FLOW MY TEARS, THE POLICEMAN SAID
Together, hand in hand, they strolled along the evening sidewalk, past the competing, flashing, winking, flooding pools of color created by the rotating, pulsating, jiggling, lit-up signs. This kind of neighborhood did not please him; he had seen it a million times, duplicated throughout the face of earth. It had been from such as this that he had fled, early in his life, to use his sixness as a method of getting out And now he had come back.
He did not object to the people: he saw them as trapped here, the ordinaries, who through no fault of their own had to remain. They had not invented it: they did not like it: they endured it, as he had not had to. In fact, he felt guilty, seeing their grim faces, their turned- down mouths. Jagged, unhappy mouths.
"Yes," Kathy said at last, "I think I really am falling in love with you. But it's your fault; it's your powerful magnetic field that you radiate. Did you know I can see it?"
"Gee," he said mechanically.
"It's dark velvet purple," Kathy said, grasping his hand tightly with her surprisingly strong fingers. "Very intense. Can you see mine? My magnetic aura?"
"No," he said.
"I'm surprised. I would have thought you could." She seemed calm, now; the explosive screaming episode had left, trailing after it, relative stability. An almost pseudo-epileptoid personality structure, he conjectured. That works up day after day to -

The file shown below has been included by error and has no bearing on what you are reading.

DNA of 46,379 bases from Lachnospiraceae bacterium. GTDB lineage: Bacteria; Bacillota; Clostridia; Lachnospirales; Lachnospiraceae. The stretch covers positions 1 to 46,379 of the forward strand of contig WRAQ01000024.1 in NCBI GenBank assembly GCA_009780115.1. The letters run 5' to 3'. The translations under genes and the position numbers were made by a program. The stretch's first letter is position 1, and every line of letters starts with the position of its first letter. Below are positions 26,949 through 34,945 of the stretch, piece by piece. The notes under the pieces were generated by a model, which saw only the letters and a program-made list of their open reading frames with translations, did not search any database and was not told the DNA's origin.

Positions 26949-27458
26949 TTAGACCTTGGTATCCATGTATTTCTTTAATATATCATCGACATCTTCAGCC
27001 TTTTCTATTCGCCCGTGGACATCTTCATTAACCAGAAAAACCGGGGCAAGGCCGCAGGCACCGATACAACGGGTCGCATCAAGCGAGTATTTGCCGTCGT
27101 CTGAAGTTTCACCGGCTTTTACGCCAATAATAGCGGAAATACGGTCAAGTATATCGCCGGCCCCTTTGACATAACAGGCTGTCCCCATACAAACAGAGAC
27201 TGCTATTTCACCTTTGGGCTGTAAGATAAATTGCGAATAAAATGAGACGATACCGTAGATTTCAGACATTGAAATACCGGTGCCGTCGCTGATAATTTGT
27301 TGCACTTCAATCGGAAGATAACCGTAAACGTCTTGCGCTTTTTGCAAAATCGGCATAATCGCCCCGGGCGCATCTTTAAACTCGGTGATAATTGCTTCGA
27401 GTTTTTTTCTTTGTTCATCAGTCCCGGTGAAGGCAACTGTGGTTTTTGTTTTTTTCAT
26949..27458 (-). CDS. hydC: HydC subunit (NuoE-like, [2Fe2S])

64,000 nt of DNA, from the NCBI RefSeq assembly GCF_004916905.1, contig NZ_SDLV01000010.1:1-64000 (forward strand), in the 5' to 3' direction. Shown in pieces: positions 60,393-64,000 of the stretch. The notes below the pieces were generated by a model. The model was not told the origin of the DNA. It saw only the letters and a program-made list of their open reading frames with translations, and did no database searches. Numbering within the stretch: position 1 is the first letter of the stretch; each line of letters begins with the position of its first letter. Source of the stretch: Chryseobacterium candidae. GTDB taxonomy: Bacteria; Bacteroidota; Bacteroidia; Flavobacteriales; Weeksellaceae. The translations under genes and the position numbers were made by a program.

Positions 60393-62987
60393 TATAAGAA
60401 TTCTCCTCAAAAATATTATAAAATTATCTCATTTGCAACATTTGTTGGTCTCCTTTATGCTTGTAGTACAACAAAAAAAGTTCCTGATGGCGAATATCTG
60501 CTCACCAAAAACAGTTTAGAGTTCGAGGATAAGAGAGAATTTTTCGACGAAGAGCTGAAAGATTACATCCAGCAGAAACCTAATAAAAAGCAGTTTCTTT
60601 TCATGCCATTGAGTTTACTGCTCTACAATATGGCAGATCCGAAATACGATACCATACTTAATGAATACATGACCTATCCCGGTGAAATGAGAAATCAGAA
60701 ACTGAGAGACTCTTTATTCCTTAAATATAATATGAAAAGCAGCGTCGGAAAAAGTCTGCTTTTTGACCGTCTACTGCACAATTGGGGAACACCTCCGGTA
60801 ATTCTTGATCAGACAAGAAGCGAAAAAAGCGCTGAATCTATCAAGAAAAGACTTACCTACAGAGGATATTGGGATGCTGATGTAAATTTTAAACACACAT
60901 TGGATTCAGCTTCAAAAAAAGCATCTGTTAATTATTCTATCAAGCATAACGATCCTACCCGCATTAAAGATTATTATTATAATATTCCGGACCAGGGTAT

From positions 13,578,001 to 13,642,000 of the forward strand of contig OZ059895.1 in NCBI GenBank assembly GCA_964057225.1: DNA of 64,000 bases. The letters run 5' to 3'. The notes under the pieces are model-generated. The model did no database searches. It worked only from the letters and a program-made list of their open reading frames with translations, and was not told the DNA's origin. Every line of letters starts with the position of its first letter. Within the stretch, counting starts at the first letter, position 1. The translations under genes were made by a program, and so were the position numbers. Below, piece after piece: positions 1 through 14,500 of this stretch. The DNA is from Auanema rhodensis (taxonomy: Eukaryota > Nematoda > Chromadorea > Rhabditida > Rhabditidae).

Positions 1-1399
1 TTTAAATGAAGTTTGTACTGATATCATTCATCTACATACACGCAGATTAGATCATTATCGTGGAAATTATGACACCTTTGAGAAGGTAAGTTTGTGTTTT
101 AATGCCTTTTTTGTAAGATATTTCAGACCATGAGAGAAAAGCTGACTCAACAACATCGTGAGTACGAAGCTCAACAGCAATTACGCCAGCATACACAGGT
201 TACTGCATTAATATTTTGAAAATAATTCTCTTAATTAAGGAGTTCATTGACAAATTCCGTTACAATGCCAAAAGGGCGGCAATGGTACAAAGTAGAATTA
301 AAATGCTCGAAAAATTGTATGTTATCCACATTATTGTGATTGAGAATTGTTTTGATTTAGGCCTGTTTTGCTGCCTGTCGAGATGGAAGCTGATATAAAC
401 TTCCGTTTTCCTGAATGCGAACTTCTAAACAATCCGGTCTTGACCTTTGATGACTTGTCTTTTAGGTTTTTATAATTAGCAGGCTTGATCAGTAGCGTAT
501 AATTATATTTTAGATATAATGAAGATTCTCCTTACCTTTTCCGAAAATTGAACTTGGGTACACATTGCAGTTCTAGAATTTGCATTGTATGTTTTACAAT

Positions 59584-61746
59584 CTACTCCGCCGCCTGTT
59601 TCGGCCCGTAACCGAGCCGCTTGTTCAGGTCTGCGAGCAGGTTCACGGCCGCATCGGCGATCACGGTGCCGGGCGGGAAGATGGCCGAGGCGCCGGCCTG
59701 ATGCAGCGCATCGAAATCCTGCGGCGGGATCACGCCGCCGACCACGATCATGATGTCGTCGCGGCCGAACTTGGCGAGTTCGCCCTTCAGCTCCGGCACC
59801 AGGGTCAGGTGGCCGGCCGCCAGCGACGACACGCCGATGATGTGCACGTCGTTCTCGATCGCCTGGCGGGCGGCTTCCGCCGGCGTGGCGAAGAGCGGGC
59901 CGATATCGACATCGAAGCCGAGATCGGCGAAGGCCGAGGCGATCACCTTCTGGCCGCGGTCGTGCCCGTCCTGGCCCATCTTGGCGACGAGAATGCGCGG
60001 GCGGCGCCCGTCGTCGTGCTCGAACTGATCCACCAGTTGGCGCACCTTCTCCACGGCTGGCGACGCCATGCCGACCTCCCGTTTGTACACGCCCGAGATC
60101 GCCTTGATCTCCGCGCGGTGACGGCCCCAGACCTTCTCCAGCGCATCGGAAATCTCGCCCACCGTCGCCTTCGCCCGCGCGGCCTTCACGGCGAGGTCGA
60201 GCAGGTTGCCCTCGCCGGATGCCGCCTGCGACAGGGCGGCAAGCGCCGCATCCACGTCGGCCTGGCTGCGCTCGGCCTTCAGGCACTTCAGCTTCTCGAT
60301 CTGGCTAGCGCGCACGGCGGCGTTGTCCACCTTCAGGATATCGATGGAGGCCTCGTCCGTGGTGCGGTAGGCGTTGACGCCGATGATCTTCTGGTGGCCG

"My aura," she broke into his thoughts, "is bright red. The color of passion."
"I'm glad for you," Jason said.
Halting, she turned to peer into his face. To decipher his expression. He hoped it was appropriately opaque. "Are you mad because I lost my temper?" she inquired.
"No," he said.
"You sound mad. I think you are mad. Well, I guess only Jack understands. And Mickey."
"Mickey Quinn," he said reflexively.
"Isn't he a remarkable person?" Kathy said.
"Very." He could have told her a lot, but it was pointless. She did not really want to know; she believed she understood already.
What else do you believe, little girl? he wondered. For example, what do you believe you know about me? As little as you know about Mickey Ouinn and Arlene Howe and all the rest of them who, for you, do not in reality exist? Think what I could tell you if, for a moment, you were able to listen. But you can't listen. It would frighten you, what you might hear. And anyhow, you know everything already.